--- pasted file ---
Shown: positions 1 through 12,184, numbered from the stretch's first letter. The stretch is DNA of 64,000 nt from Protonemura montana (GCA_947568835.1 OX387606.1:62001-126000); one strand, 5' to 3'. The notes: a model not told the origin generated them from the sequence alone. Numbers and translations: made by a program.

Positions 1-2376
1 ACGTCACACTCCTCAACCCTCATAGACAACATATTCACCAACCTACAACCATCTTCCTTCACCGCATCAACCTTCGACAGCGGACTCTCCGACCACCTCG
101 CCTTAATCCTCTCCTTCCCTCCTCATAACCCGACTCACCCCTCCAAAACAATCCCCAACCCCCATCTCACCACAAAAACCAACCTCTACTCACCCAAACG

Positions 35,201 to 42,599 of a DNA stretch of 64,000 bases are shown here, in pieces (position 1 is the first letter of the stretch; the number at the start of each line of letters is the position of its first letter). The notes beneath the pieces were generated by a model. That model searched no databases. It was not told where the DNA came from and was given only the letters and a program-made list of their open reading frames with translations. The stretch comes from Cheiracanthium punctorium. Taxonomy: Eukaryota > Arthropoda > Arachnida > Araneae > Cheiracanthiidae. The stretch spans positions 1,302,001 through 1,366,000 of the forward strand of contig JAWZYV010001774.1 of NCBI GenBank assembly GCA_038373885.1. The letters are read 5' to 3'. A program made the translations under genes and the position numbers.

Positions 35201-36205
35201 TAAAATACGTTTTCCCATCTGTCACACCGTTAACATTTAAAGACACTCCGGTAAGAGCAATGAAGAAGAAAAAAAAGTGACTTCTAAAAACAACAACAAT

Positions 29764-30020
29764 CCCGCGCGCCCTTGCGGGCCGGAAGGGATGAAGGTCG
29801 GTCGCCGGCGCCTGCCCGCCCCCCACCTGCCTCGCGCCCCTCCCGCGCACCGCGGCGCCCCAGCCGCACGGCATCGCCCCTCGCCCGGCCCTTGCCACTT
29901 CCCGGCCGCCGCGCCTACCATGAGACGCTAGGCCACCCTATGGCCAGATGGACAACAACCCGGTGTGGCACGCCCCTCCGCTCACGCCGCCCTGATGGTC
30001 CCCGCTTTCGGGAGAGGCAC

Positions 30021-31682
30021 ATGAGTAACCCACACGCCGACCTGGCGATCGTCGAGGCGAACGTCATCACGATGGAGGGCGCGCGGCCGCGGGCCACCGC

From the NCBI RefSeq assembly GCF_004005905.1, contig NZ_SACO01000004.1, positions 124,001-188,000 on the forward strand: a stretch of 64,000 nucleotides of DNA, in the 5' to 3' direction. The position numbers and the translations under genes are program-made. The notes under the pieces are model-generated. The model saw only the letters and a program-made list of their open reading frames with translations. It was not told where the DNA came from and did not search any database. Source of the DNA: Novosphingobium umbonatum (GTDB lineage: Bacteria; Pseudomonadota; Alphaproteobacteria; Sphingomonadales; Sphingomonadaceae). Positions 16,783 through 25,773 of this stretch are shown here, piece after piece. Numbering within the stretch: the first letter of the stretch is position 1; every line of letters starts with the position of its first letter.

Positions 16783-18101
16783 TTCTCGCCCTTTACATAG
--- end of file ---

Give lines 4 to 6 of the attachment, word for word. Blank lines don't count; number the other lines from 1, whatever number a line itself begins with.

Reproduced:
101 CCTTAATCCTCTCCTTCCCTCCTCATAACCCGACTCACCCCTCCAAAACAATCCCCAACCCCCATCTCACCACAAAAACCAACCTCTACTCACCCAAACG

Positions 35,201 to 42,599 of a DNA stretch of 64,000 bases are shown here, in pieces (position 1 is the first letter of the stretch; the number at the start of each line of letters is the position of its first letter). The notes beneath the pieces were generated by a model. That model searched no databases. It was not told where the DNA came from and was given only the letters and a program-made list of their open reading frames with translations. The stretch comes from Cheiracanthium punctorium. Taxonomy: Eukaryota > Arthropoda > Arachnida > Araneae > Cheiracanthiidae. The stretch spans positions 1,302,001 through 1,366,000 of the forward strand of contig JAWZYV010001774.1 of NCBI GenBank assembly GCA_038373885.1. The letters are read 5' to 3'. A program made the translations under genes and the position numbers.

Positions 35201-36205